'Scrap secrecy for party donors'
Donors to Northern Irish political parties must be made public to convince voters that elected representatives are not available for sale, an MP has warned.
East Belfast Alliance Party MP Naomi Long said while secrecy exists for cash donors then no political party can defend itself against that charge.
The Commons Northern Ireland Affairs Select Committee recommended in March that donations of £7,500 or more should be made public from October 2014, provided the security situation remained stable and security advice was taken to ensure the naming of donors would not compromise the safety of anyone identified.
Northern Ireland Secretary Theresa Villiers said last month while she wanted to make the law around donations the same as in the rest of the United Kingdom, it was not possible amid fears political donors could be subjected to violent reprisals.
Ms Long, speaking on the Northern Ireland (Miscellaneous Provisions) Bill, today told the Commons: "I think it's important in terms of trust and confidence that the public believe that their elected representatives are not essentially available for sale and the only way we can convince people of that is to maximise transparency around these issues. While the secrecy is there, no political party can effectively defend itself against that charge because that information is not in the public domain and available for scrutiny.
"My own party does that on a voluntary basis... we would certainly encourage other parties to do so but I believe as of October 2014 we should now be moving towards a more normalised situation in terms of donations. And the onus then should be on donors to decide whether they wish to donate or not, knowing those donations will be made public."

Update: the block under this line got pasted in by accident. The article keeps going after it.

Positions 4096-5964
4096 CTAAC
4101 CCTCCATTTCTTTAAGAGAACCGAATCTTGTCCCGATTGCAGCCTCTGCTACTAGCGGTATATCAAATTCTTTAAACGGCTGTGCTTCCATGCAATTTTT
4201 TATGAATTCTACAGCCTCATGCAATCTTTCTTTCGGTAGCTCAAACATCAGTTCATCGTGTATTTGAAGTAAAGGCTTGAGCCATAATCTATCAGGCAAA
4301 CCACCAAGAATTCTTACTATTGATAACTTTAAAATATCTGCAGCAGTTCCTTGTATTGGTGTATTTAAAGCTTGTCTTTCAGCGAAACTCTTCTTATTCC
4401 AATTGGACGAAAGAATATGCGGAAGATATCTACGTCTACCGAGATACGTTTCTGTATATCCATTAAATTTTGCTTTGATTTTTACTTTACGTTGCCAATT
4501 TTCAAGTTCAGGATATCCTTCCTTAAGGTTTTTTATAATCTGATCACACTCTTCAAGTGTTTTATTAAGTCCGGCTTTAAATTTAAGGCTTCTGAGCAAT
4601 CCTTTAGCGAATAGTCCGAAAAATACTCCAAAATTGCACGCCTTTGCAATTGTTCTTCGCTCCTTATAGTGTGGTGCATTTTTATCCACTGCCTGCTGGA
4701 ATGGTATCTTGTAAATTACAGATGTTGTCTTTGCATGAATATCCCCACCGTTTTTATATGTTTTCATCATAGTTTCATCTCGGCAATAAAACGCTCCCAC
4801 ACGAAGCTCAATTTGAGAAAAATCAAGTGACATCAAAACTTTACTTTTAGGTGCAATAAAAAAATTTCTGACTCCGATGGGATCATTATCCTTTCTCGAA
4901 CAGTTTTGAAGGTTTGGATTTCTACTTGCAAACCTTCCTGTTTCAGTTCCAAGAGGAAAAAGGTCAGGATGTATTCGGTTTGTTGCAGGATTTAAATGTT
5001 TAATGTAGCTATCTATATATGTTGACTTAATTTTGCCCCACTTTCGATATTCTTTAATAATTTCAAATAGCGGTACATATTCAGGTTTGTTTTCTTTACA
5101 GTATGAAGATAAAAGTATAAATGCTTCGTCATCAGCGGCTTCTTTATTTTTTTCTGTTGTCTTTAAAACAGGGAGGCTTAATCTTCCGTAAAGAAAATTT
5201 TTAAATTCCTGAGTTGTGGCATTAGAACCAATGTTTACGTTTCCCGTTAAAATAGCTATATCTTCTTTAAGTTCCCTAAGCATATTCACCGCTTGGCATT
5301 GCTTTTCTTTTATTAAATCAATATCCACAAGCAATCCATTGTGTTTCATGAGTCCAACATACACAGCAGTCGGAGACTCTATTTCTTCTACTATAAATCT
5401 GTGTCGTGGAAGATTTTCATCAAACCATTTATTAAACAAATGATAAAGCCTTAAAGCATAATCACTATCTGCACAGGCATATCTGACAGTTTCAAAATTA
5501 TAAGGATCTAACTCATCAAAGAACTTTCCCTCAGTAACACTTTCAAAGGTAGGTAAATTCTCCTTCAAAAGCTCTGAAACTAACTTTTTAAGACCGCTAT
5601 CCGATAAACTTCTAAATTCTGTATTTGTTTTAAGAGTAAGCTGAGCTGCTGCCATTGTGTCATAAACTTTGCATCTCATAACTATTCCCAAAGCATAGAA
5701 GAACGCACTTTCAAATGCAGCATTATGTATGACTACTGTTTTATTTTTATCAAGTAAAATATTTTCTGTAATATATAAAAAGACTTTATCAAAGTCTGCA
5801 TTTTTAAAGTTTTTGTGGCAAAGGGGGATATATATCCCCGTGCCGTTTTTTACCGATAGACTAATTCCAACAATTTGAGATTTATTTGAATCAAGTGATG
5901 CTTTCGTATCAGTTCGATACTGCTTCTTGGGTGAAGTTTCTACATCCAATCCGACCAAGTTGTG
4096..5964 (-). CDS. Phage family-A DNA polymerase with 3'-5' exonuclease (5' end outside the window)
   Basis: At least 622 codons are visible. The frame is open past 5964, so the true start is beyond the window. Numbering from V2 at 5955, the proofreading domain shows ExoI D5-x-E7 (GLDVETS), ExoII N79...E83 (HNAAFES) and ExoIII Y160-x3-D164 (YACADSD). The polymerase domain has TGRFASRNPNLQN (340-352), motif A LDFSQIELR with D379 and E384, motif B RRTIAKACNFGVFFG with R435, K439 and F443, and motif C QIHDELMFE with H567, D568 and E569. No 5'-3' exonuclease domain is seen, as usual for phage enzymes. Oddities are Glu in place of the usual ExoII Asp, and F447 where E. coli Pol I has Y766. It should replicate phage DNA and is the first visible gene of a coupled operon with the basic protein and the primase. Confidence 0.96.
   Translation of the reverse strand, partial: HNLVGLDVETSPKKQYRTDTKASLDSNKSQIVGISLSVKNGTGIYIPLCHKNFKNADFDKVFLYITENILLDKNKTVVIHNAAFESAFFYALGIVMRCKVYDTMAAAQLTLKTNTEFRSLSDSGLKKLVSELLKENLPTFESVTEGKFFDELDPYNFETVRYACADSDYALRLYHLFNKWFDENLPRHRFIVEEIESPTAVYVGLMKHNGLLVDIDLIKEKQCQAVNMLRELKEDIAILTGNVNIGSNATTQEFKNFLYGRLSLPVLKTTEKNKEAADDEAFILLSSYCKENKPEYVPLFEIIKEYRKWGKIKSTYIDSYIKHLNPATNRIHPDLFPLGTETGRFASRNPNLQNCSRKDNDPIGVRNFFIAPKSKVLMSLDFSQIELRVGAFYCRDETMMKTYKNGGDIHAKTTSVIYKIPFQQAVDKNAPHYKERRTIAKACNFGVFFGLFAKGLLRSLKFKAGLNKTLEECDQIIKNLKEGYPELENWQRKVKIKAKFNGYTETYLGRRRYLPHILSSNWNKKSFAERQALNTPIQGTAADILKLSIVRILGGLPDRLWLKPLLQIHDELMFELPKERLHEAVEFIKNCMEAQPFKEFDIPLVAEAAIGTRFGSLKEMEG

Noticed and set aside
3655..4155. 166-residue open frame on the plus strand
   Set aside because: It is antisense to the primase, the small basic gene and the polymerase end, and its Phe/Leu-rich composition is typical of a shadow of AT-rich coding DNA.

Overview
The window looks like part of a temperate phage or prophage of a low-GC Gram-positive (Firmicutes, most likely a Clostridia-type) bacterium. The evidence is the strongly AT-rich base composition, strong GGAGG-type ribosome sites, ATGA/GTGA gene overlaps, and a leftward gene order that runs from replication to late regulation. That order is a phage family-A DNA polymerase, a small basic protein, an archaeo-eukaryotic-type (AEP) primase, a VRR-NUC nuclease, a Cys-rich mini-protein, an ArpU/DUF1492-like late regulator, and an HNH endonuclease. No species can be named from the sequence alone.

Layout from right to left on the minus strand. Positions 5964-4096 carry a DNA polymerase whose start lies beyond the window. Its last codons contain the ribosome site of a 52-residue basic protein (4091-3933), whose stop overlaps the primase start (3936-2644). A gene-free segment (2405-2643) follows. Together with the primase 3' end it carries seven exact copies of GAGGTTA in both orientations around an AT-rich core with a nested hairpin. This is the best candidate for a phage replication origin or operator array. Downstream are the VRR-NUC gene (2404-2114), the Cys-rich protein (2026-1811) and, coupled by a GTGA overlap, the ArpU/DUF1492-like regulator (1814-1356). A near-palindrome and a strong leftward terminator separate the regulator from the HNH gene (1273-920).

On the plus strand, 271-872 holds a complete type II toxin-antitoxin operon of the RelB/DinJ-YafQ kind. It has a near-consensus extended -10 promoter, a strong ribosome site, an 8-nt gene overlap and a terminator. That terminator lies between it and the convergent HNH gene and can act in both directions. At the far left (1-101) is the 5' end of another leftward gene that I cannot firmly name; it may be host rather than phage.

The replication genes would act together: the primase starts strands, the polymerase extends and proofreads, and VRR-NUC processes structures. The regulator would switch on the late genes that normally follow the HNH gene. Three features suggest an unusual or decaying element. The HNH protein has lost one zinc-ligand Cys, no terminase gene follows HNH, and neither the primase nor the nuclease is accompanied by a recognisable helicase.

Northern Ireland Minister Mike Penning said the Bill "moves things forward" slowly by giving the Government the power to release the names of some donors if they agree to their names being put in the public domain. But he acknowledged that change may not be at the speed some would like.
Mr Penning said: "While there is a threat, and I know we're never going to be in the perfect situation that there is no threat to anybody, but while we are in that position I must be very, very careful to make sure that those that wish to donate do not put themselves or their loved ones at risk by revealing their identities at this stage.
"We all would love to be in a completely different position than we are now and I know there are MPs that don't agree with me on this and I respect them, completely respect them, on their view. But actually this Bill does move us forward, perhaps not at the speed that some people would like but it does move us forward."
Ms Long's amendment, which would bring forward the date when the Government could release the names of some donors from October 2014 to this coming January, was defeated by 294 votes to 16, Government majority 278.